I don’t believe in burning bridges entirely, but I do believe in protecting your venture from outside, uninformed judgment. Your former colleagues’ misunderstanding of your startup mission shouldn’t be the critique putting doubt in your mind, and you definitely shouldn’t allow fear of that judgment to impact the decisions you make or the risks you take.
8. The Kens & Barbies
My neighbors have some best friends who live down the street — they’re the picture of marital, family, and corporate perfection. They have triplets, a live-in nanny, own multiple homes on both coasts, and are corporate enthusiasts who love the companies they work for. Considering they’re in their mid-thirties, they’re doing pretty darn well. However, given their positive experience in the traditional 9 to 5 environment, they’re not the biggest fans of entrepreneurship, startups, or anything off the beaten path.
Seeing the happiness and success they’ve attained on the traditional career route and listening to their anti-entrepreneurship rhetoric could make a person second-guess the startup journey. If Ken, Barbie, their three kids, and four houses paint a picture of perfection that was obtained the old-fashioned way, maybe this entrepreneurship path isn’t the best idea…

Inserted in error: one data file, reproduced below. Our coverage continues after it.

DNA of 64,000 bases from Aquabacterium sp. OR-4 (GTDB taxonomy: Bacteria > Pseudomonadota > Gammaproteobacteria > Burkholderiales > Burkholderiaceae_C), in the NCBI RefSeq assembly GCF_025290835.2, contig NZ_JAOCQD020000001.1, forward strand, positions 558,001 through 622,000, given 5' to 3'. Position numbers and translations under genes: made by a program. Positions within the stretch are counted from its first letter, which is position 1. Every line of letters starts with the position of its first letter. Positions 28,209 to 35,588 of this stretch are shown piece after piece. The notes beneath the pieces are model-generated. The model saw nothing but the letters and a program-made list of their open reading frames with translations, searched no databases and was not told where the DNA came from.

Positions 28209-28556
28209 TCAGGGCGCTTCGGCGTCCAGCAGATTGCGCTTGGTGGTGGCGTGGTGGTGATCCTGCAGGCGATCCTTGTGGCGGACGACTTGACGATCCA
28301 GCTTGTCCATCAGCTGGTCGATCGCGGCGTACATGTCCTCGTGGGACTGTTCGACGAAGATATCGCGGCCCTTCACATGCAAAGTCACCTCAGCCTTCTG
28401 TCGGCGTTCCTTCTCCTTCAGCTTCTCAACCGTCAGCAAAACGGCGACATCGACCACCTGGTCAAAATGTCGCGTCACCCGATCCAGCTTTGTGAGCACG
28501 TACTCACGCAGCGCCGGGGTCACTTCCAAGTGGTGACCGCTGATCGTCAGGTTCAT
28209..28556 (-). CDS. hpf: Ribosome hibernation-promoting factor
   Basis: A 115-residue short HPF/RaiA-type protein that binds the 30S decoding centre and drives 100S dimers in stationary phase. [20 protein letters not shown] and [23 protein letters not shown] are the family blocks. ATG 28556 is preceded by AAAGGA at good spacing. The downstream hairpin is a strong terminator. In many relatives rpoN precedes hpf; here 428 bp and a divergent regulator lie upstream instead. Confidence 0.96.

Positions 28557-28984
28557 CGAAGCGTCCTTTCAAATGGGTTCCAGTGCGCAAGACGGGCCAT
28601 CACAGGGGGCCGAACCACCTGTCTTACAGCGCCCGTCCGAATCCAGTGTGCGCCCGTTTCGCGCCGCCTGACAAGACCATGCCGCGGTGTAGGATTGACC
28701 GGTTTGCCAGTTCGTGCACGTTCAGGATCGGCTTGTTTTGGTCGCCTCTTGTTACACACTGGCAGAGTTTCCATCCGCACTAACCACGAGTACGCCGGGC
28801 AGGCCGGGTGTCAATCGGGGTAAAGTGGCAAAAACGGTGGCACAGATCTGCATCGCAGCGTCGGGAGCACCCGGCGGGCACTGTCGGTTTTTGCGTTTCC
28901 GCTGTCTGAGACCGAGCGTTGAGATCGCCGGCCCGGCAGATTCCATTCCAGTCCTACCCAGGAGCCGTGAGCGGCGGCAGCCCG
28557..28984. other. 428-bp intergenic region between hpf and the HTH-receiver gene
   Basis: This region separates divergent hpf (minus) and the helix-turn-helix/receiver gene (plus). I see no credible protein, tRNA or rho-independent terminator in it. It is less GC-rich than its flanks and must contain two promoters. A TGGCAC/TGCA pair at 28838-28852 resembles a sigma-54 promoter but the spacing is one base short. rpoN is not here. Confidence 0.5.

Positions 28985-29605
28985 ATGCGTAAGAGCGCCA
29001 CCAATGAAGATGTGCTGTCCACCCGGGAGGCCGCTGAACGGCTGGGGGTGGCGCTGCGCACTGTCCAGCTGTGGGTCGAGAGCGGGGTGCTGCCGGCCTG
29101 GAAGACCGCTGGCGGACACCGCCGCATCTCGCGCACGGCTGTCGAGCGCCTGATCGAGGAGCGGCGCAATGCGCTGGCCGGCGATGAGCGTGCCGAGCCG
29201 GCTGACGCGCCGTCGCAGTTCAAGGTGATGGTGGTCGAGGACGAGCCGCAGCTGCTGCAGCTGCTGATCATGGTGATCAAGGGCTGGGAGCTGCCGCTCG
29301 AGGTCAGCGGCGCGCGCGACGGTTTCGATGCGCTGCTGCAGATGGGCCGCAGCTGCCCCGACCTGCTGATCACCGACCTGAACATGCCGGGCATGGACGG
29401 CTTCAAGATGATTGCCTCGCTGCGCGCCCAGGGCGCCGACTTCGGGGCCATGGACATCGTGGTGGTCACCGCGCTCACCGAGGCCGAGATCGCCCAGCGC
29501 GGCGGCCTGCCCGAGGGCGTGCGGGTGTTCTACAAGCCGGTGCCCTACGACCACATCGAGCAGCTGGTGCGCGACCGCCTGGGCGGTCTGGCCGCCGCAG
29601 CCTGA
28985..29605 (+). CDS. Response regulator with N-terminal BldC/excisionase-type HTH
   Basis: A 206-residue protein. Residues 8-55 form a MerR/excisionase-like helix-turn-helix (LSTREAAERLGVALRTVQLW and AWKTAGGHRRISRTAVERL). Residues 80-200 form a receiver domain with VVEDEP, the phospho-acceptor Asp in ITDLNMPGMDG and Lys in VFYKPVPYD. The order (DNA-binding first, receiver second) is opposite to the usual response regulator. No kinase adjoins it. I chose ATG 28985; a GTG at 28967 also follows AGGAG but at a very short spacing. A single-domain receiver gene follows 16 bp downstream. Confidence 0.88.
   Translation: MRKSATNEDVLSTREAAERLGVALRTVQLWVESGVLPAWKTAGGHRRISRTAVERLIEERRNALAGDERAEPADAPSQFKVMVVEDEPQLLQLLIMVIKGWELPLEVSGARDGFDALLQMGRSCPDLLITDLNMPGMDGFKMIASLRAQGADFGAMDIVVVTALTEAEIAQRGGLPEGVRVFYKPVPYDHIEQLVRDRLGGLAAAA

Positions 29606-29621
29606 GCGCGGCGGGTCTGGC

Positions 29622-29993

If you have friends who make you rethink your startup journey, it may be time to ditch those irrelevant influences and strengthen the “why” behind your choices.
9. The perilous Penelopes
If you’ve ever seen Kristin Wiig’s portrayal of Penelope on SNL, you know exactly what I’m talking about. Penelope is a nervous wreck, a one-upper, and an exaggerator who can’t help but outdo her friends in every conversation. When your startup bags a win, Penelope will be right there to boast about her much more significant business success. When you face a concerning issue, Penelope will swoop in with a greater problem of her own, quickly diverting the focus from your business to hers.
Penelopes are everywhere to some degree, but the ones who take the wind out of your sails each time you discuss your entrepreneurial journey are the last thing you need as an early-stage founder.
Build a diverse circle, not a sterile bubble.
Jim Rohn’s quote “you are the average of the five people you spend the most time with” may not be scientifically backed, but it makes a lot of common sense. Since building a startup can be a vulnerable, impressionable time in a founder’s life — especially if it’s their first venture into entrepreneurship — it’s worth putting a little extra thought and caution into your chosen circle.
Just make sure not to cut off all outside opinions and objective critiques in the hopes of building a positive bubble around your burgeoning business. I’d take a negative Nancy over a “yes” person any day.